And what of food? On 10th November the Commissioners for Victualling were told by the Treasury to “put on board the vessels, which may be taken up by the Commissioners of the Navy for conveying settlers to the Cape of Good Hope, such quantities of provisions as may be necessary for the use of the settlers to be embarked, according to the ration usually issued to His Majesty’s troops, when on board transports”. This was later changed to two-thirds of a seaman’s allowance. It was emphasized again and again that women and children should not be supplied with spirits, but with tea and sugar in lieu thereof, in quantities “similar to those furnished to female convict ships”.

Thos. Stubbs in his Reminiscences remembered “the rations consisted of hard salt beef the sailors said had been three voyages to India; rusty salt pork; hard mouldy biscuit, oatmeal for burgoo [porridge], a little sago, cocoa, and sugar. I and my brother used to exchange salt pork for sugar, mix it with vinegar and soak the biscuit. We called it vinegar scouse, we did not get fat on it”. The menu for the wealthy settlers was of course very different as they brought their own supplies on board. For instance, Thomas Philipps wrote just after the Crossing of the Line ceremony, “Our dinner consisted of a tureen of fresh beef and carrots in Soup, from a case that was packed in 1818, consequently it was 2 years old, and tasted as good as when freshly put in … and a large plum pudding.” On another occasion he wrote: “Charlotte made her first appearance on deck, she had previously dined off part of a roast fillet of Veal, packed 26 months ago. These are admirable things, and no one should go to sea without them and soups … they are infinitely preferable to livestock, however our fowls are not amiss and they furnish us with a fresh egg every morn”. It was clearly alright for some!

Henry Dugmore reminisced “I remember the close packing ‘between decks’, the ‘banyan days’ (meatless days), and the hard salt junk and harder biscuit…I have not forgotten how salt the outside of the puddings used to taste which the old weather-beaten cook had boiled with sea water in the general ‘copper’, nor how the passengers sometimes quarreled with the steward for cheating them out of the supplies”. Another emigrant aboard the John commented: “On the passage the health and comfort of the settlers were provided for in every possible manner: tea, sugar, cocoa, lime juice, etc. were provided in sufficient quantities for those in health, and wine, preserved meats with other medical comforts for the sick”.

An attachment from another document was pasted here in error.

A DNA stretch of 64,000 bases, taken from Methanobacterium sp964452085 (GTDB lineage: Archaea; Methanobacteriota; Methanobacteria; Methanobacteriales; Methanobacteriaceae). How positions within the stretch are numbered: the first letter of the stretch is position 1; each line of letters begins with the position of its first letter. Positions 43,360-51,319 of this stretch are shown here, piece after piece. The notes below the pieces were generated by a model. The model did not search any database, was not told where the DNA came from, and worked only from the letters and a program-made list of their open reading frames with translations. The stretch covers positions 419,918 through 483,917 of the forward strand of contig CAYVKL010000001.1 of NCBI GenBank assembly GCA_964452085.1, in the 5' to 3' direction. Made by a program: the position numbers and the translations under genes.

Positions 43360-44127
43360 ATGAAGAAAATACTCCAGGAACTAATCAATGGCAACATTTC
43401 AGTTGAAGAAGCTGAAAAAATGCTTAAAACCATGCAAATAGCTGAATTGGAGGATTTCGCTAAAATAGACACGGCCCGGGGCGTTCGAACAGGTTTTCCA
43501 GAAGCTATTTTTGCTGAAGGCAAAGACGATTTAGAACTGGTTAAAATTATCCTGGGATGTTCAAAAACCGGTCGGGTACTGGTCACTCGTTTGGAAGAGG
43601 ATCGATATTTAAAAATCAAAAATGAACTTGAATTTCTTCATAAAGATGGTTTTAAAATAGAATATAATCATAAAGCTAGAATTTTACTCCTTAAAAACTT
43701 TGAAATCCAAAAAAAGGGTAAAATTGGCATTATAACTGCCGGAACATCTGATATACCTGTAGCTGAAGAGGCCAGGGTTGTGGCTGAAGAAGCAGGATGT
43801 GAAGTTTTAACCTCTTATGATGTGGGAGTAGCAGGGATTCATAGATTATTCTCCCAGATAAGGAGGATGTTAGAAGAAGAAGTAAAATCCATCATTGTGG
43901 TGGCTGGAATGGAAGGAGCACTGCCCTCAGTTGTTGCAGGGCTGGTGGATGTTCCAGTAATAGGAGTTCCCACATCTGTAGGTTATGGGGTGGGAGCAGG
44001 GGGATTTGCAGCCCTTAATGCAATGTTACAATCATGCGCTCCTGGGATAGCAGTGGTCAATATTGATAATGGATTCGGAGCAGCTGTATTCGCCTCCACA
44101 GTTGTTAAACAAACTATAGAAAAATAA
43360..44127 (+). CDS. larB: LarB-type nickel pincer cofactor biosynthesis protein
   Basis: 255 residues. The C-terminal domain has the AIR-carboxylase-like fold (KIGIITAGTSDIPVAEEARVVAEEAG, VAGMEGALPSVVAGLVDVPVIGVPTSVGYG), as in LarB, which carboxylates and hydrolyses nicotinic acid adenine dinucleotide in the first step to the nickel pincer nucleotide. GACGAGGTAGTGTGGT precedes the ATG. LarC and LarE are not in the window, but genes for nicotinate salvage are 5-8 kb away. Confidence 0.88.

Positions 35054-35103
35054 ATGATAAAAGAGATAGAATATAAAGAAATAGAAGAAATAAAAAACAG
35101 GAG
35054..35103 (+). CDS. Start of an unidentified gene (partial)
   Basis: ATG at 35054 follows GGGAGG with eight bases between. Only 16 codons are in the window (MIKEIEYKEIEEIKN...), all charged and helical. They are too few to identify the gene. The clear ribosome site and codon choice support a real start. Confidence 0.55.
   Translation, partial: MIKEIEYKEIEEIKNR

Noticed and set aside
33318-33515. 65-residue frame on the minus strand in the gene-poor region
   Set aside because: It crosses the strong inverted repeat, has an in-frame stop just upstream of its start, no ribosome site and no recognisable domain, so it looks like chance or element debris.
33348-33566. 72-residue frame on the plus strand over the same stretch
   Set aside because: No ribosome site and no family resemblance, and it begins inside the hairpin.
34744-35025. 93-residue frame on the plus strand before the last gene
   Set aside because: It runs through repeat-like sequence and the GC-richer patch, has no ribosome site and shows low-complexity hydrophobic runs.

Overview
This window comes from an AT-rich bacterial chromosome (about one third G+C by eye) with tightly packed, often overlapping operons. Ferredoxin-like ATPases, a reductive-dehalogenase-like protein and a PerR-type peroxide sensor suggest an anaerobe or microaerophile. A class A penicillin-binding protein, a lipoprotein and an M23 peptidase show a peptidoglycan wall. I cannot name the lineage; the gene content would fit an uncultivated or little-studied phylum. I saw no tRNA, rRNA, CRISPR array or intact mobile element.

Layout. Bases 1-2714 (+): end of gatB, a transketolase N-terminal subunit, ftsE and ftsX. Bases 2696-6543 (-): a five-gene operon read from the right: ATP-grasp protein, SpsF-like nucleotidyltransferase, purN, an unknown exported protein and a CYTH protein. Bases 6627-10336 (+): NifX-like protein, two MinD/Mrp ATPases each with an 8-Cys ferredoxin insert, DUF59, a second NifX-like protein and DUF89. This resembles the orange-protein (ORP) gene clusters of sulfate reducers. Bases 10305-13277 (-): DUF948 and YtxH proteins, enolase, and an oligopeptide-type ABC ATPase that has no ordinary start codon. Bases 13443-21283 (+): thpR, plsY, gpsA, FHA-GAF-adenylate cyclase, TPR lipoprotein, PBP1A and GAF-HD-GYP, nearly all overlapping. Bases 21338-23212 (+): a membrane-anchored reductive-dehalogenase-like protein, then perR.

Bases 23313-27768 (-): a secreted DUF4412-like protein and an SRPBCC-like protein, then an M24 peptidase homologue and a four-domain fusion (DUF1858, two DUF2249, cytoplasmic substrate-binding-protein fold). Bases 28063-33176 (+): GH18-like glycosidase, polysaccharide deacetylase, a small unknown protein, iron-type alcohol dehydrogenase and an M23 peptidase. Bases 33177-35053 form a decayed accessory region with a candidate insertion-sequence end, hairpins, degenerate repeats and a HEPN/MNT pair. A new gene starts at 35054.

By November 1819 sixty parties had been formed under the leaders recognised by the Government and these groups varied in size between 15 (smallest) and 344 (largest). There were also a few individual settlers paying their own passages, but claiming grants of land. The total number of settlers was 4000: made up of 2250 adults (1455 men/795 women) and 1750 children (960 boys/790 girls). Bearing in mind that the objective of the settlement was to settle and then farm the land, it is worth noting that of the adult male settlers, only 42% were familiar with farming and country pursuits; of the rest, 32% were skilled artisans and mechanics; 12% had engaged in commerce and trade; 5% had experience of the army, navy and seafaring; 4% were of the professions (e.g. doctors and surgeons = 19; clergymen = 4); and 5% were unspecified and miscellaneous. With hindsight, it would appear that the ultimate success of the whole colonising scheme resulted directly from the great diversity of skills and talents of those who comprised the settler body.